An excerpt from “Too Busy Being Poor (To Be Creative)” by Ayla-Monic McKay:
[P]oor kids don’t usually get to be tortured artists—there is no realistic opportunity to do so. I found my first job at 14 so I could help my single mother pay the power bill. I babysat my little brothers because child care was unaffordable. I worked two jobs while taking out as many student loans as I could so that I could maybe, just maybe, get a degree that would move me up the food chain just enough so that life might not be a permanent struggle.
Jane says: Yas! As a thirty-something woman with a BA and an MFA, this essay gets me. As McKay stated, “That first degree I got while working and digging myself into debt didn’t exactly move me up the food chain as much as I had hoped.” Some days I flirt with the idea of a third degree, then I quake the thought away and return to hustling. But going back to school is a very real back-up plan tucked in my dress pocket so that maybe, one day, I can pay for piano or ukulele or hula lessons.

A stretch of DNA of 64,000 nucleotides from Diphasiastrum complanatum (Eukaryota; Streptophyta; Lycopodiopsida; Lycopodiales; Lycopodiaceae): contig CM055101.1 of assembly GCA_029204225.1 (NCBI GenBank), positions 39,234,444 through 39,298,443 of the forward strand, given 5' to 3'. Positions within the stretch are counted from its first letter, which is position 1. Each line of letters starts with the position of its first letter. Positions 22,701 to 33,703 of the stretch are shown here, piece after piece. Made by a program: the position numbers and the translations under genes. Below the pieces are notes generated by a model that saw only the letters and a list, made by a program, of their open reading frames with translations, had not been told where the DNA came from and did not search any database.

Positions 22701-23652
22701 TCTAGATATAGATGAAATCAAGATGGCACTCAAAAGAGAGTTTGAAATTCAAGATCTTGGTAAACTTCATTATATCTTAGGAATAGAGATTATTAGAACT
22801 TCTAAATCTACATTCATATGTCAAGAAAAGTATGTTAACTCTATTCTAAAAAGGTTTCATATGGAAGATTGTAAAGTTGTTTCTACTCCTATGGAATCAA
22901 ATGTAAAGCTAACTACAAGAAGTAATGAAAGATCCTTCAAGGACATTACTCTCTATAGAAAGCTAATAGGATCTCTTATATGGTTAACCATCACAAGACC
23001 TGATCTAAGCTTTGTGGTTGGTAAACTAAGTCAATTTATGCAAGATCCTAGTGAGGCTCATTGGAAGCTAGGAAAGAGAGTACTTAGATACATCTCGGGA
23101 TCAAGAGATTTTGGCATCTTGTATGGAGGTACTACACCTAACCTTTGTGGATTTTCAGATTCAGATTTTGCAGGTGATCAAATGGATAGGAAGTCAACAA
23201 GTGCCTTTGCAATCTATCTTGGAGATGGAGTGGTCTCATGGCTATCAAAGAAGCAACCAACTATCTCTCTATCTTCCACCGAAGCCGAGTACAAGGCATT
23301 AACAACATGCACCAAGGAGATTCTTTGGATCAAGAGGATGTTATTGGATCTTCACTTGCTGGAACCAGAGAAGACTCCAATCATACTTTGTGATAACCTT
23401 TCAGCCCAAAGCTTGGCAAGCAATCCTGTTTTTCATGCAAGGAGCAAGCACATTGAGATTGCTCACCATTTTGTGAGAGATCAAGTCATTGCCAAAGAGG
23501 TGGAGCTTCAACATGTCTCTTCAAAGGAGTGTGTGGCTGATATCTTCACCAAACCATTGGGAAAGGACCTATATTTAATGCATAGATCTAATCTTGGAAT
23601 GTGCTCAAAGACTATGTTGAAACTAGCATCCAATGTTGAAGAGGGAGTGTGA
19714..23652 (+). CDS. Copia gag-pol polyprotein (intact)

In undergrad, I remember choosing between attending my Art History night class at CC or picking up a waitressing shift to pay the rent for my subsidized apartment. Now, I pay my bills then write, minus random chunks of minutes. (Note: Writing is not something I dabble in; I write to breathe and hope, some day, to make art all day, every day.) Just the fact that I get to pay my bills and write, even if I am only typing what color the sky is and something I overheard in the bathroom for a half-hour a day and singing No to all of the things that I want on Sephora.com, makes me feel rich. You can take the kid out of the last tax bracket, but the memories.
Btw, what human says “various etceteras”with a stone face?